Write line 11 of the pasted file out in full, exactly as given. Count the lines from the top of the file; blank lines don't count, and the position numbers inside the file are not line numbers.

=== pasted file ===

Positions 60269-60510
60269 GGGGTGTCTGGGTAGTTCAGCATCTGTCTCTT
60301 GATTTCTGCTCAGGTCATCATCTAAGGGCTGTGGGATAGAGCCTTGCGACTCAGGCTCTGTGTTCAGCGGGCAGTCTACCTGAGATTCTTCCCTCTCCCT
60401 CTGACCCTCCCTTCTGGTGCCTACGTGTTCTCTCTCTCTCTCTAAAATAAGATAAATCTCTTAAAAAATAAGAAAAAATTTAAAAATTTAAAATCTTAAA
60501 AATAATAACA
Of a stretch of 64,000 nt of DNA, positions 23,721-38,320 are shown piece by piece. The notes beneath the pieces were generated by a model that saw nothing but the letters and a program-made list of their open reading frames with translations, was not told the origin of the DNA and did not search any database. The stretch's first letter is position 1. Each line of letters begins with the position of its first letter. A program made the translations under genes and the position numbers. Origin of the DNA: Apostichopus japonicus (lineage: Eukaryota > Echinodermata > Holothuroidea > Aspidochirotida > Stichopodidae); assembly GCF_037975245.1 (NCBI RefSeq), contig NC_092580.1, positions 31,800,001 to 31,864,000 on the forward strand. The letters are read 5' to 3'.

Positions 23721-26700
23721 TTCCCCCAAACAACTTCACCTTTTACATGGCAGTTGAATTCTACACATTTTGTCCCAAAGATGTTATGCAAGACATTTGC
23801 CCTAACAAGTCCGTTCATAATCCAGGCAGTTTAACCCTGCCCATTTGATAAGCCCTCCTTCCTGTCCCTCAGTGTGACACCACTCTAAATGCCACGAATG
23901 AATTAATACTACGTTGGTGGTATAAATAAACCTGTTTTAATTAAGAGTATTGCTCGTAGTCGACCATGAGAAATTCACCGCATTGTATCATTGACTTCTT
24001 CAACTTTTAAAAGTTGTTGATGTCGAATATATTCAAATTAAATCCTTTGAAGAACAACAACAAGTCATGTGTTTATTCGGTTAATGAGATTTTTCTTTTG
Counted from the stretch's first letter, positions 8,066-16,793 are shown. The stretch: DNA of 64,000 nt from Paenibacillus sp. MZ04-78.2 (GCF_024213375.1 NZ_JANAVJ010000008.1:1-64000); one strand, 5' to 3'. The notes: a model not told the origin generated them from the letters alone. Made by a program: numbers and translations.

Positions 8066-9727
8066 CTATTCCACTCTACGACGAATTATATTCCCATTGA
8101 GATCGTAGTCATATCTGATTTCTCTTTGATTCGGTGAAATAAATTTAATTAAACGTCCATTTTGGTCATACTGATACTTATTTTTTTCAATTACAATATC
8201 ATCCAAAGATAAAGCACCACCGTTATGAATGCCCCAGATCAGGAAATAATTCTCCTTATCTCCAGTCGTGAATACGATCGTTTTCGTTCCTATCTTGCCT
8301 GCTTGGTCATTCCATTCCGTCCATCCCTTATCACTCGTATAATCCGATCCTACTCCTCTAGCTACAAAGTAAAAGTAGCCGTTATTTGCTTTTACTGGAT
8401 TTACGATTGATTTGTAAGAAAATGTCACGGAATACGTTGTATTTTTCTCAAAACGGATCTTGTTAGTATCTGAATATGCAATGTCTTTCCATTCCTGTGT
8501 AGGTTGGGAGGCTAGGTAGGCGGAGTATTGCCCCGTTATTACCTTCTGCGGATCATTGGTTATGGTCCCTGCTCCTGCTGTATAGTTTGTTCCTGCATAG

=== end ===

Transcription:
24001 CAACTTTTAAAAGTTGTTGATGTCGAATATATTCAAATTAAATCCTTTGAAGAACAACAACAAGTCATGTGTTTATTCGGTTAATGAGATTTTTCTTTTG